WITH just two favourites finding form and a couple of unconsidered outsiders upsetting many applecarts, winner-finding proved to be difficult at Gowran Park on Saturday.
Punters were given a sign of things to come came as early as the first race when Edward O’Grady’s odds-on favourite Shot From The Hip finished third behind Canaly and The Bull Hayes. Racing in the slipstream of Days Hotel, Canaly took over before the home turn and ran on strongly to beat The Bull Hayes by three lengths with a further three parts of a length back to Shot From The Hip.
On the face of things this was a surprise result as both the winner and runner-up would seem to have a good deal to find on the favourite. However, winning trainer Dessie Hughes holds Canaly in high regard and has him pencilled in for a tilt at the two mile and four novice hurdle at the Punchestown festival. Shot From The Hip pulled hard early on but rider Andrew McNamara anchored him well towards the inside. Although he made some progress in the straight he was never going to trouble the winner but it was reported post race that he was coughing.
Brian O’Connell, the stable rider to the Philip Fenton yard, also has a good strike rate for veteran trainer Francis Flood. It continued when this combination caused a 16/1 upset by landing the two mile and four handicap hurdle with Lascalahall.
The son of Milan raced in mid division for the first half of the race but improved to grab a challenging position turning to face the judge. O’Connell waited until the run to the final obstacle before sending his mount into the lead and from there Lascalahall pulled out plenty to hold the late challenge of Kylebeg Krystle by a length and a half, with the favourite Stony Grey Soil a short head further back in third place.
A course and distance winner earlier in the year Lascalahall will have a staying handicap hurdle at either Fairyhouse or Punchestown as a target before going chasing next term.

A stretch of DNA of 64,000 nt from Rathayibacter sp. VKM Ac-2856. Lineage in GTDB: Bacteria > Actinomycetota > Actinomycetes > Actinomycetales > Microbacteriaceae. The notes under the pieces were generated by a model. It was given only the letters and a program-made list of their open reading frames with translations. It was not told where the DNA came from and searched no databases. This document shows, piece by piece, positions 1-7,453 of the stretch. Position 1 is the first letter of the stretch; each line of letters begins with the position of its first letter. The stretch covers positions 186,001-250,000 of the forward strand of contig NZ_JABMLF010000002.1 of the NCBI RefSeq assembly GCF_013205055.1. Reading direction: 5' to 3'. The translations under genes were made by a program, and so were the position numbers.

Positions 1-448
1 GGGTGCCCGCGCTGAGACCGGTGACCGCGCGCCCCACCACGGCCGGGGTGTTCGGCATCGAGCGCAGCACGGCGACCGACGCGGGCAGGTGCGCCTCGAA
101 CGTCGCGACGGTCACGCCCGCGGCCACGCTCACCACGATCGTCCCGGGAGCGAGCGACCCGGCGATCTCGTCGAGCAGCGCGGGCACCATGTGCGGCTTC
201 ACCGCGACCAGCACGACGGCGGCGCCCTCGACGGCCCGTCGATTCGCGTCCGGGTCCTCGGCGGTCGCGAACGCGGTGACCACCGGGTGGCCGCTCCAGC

Worse was to follow for punters when, in the following three mile maiden hurdle, the 20/1 chance Toon River outstayed King Of The Refs under a polished ride from Davy Condon. Ahead at the third flight Toon River responded well to the urgings of his rider to see off a number of challengers before holding off King Of The Refs by half a length, with the Willie Mullins runner Red Tiger a neck further away in third place. Mullins also supplied the favourite Glenlo Abbey but, after being prominent early on, this fellow faded out of contention before the straight.
Paul Carberry, stable jockey to the powerful Noel Meade yard, has also forged a successful partnership with trainer Gordon Elliott. The combination visited the winner’s enclosure when Eight Is My Number fairly trounced the opposition in the two mile and a half maiden hurdle which was confined to four and five-year-olds.
Having run well in a similar type contest over two miles at Navan the Milan gelding was confidently expected to improve over the longer trip and this proved to be correct. Carberry was content to sit in behind the leaders until making smooth progress heading to the third last hurdle.
At this point the long time leader Shifa, under Patrick Mullins, was still in front but began to send up distress signals. Once Carberry pounced Eight Is My Number settled the issue in a matter of strides before being eased down close home to take the money by seven lengths from Taraval.
Well regarded by Elliott the winner will take a step up in grade at either Fairyhouse or Punchestown before going out to grass for the summer.
Abbey Glen, which scored a surprise victory at Navan, repeated the dose when landing the three mile handicap hurdle in the hands of Alan Crowe. Starting at much shorter odds, the seven-year-old came from a long way back but was travelling sweetly before the home turn.
Crowe threw down the gauntlet to Kellystown Jack two out but Abbey Glen held firm to win by a length and a quarter at the line. Having been off the track for a considerable time due to injury the seven-year-old son of Presenting was tackling the trip for the first time. According to trainer Christy Roche the drying ground was a big help and he will monitor the horses well being before making further plans.
Pat Doyle who does much of the pre training and point to pointing with the Michael O’Leary-owned horses went for a touch with Folsom Blue in the concluding bumper but the gamble came unstuck. Partnered by Nina Carberry, Folsom Blue was the first of the fancied horses to come off the bridle and in the end did well to take runner-up honours behind the Mikey Fogarty ridden Its Ironic.
A dual point to point winner, Its Ironic battled manfully when the chips were down. Connections see him as a nice staying horse in the making.